“It’s the first Catholic priest in memory to speak and signals a new position for the church in North Georgia among the business leadership in North Georgia,” he said. “I think he has translated his energy into many new friends inside and outside the church. It’s a great compliment to him.”
Retired Charlotte Methodist Bishop Bevel Jones introduced the Catholic archbishop as a kind and sincere person who is approachable. He highlighted his serving as auxiliary bishop to Cardinal Joseph Bernardin in Chicago, his leadership as past president of the U.S. Conference of Catholic Bishops and his earning his doctorate in Rome.
“He has come to this office highly acclaimed, highly credentialed, with a track record of effective leadership,” he said. “He has the heart of a shepherd … a great personality, a keen sense of humor, a hope of spirituality and an ecumenical spirit. His ministry is going to be a blessing to this metropolitan area and beyond.”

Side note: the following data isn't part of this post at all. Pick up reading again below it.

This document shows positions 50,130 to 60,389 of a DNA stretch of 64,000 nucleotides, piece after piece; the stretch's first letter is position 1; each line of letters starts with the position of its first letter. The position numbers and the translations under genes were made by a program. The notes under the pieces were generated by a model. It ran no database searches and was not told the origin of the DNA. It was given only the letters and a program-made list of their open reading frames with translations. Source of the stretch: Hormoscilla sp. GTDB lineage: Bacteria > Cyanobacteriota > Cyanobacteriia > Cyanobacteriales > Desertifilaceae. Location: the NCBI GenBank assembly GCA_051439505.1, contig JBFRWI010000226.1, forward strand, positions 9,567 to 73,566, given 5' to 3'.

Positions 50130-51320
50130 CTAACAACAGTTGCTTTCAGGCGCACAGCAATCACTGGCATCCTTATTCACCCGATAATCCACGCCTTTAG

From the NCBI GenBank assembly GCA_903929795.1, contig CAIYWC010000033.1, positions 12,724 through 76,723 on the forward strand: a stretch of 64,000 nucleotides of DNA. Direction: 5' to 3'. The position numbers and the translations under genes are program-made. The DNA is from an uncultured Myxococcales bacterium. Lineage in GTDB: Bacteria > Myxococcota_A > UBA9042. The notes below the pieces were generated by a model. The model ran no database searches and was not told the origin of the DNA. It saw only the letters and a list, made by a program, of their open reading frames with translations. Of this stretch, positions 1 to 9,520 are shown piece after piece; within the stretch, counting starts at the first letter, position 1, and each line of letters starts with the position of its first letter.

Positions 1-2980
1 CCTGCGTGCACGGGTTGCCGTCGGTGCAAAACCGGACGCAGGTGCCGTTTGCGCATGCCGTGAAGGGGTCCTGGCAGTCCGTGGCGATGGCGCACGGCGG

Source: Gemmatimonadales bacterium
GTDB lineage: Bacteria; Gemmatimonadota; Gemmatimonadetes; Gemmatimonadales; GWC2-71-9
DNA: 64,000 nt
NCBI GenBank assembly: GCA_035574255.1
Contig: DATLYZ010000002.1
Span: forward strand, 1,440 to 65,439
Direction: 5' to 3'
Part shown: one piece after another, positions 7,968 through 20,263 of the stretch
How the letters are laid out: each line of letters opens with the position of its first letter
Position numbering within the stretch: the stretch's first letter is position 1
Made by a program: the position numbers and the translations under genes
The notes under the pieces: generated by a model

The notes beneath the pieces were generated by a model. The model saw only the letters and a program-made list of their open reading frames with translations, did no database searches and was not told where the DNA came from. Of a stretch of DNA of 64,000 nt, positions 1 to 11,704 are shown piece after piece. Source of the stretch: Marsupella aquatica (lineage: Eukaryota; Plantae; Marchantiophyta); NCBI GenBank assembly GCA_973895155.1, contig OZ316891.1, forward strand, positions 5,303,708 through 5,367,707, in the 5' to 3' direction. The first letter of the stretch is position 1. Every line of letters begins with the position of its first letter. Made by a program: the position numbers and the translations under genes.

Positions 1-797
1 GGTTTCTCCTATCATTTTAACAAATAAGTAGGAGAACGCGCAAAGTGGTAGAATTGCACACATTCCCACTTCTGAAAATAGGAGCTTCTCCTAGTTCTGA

In his talk, Archbishop Gregory spoke about how farmers work longer hours than usual at this time of year to take in the harvest and in many respects Thanksgiving is an agrarian feast “since it comes at a moment when those who make their livelihood working the soil can rejoice at what God has done through their labors.” The farmer “clearly understands how hard he has worked, planned and how much he may have endured, but also the harvest is far more than the sum of his labors. He is thankful from the heart for what has been given to him beyond his labors.”